Nothing we have done, or are doing, could possibly prepare our families for both that traumatic loss and a 26-year ordeal wherein the murderer of our cherished family member is treated like a folk hero by the very society that our loved one was trying to protect when they were murdered.

Nothing we have done, or are doing, could prepare our families for being jeered at, called vile names, and actually being spat upon by protesters outside court hearings.

Nothing we have done, or are doing, could help our families to endure decades of finger pointing, and accusations. Or for 26 years of truth twisting so extreme that the current story being foisted on the media and the public bears very little resemblance to the actual events that occurred.

And nothing we are doing, or have done, will help our families to doggedly stay in the fight, constantly working to preserve our good name after we are murdered, showing up at one appellate hearing after another, and basically dedicating their entire lives to our memory.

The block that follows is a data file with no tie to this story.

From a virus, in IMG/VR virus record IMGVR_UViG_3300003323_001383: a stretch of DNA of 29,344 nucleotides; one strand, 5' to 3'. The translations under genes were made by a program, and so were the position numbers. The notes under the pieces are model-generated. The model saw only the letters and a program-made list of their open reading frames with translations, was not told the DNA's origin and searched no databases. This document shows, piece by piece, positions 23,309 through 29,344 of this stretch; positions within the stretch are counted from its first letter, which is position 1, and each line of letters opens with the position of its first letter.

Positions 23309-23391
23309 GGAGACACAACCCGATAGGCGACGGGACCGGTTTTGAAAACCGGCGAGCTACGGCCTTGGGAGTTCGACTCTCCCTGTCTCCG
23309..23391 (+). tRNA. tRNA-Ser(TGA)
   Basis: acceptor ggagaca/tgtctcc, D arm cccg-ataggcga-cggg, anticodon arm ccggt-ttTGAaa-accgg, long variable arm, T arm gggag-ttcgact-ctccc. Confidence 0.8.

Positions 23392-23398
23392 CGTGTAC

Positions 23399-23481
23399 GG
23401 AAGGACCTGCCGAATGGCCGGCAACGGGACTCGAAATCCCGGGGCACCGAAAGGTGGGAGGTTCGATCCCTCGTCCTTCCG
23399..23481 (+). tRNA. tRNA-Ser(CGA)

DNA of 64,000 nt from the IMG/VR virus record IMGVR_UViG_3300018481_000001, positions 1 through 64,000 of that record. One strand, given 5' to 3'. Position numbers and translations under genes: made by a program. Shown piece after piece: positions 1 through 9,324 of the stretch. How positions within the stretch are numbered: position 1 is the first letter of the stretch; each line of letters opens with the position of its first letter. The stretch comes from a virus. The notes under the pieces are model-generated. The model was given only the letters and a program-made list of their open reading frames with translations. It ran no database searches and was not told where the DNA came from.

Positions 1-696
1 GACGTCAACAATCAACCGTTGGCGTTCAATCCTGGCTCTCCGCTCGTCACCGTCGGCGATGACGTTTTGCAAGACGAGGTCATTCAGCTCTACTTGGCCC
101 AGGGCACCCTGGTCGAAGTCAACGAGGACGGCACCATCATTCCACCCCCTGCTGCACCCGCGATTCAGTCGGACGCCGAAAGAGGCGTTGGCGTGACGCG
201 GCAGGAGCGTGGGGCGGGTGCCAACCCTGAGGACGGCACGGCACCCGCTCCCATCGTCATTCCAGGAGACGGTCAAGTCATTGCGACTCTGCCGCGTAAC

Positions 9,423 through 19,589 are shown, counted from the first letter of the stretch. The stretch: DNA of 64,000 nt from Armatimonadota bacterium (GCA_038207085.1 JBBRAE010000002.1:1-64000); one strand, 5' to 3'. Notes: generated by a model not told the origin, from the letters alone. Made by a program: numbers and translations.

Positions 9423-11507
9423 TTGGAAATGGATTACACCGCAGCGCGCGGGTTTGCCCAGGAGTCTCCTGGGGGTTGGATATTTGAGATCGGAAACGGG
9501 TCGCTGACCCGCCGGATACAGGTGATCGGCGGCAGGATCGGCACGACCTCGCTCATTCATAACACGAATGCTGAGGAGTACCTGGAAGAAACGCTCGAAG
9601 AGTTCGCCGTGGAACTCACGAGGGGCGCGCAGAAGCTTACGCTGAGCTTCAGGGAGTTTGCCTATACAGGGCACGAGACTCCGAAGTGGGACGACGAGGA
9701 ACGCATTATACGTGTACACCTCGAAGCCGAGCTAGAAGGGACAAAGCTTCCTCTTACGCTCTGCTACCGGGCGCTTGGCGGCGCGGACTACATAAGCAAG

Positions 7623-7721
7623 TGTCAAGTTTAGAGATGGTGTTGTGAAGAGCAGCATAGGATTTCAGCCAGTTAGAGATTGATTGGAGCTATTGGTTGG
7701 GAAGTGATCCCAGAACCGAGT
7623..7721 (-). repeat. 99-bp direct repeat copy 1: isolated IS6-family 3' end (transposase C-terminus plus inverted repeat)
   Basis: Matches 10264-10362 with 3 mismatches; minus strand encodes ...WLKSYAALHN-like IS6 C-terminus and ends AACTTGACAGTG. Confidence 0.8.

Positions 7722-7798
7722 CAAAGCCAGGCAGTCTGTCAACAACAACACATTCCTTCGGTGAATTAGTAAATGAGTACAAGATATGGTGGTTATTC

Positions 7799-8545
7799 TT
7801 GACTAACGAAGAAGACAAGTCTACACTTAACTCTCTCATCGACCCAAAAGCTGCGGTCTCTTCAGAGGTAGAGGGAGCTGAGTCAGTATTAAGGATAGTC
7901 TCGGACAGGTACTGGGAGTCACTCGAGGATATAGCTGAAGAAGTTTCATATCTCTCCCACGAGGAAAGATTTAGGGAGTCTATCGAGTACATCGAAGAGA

How do you train for that? How do you prepare someone for that burden? How do you protect someone after you are murdered and gone?

I don't know the answer to that one, but I know we need to think about it. A lot.

After 26 years of dealing with this totally unacceptable situation, Maureen Faulkner has finally decided to tell her story, and with the help of attorney and radio host Michael Smerconish, has just released her book, Murdered by Mumia. It is a book that every police officer should read, and every police family should have on the shelf for support and inspiration if the unthinkable should happen.

I do not know Maureen Faulkner, although I wish I did. I would like to shake her hand and thank her for dedicating her life to the cause. And, although I've never met her, I know something about her, and it's this: Maureen Faulkner is not a saint, at least not in the traditional sense of the word. She is, however, saintly in her pursuit of justice for her murdered police officer, for her Danny.

Stay safe and wear your vest!

Justice for Daniel Faulkner Website: www.danielfaulkner.com.

Murdered by Mumia is available at www.Amazon.com.

Tags: Mumia Abu-Jamal, Philadelphia PD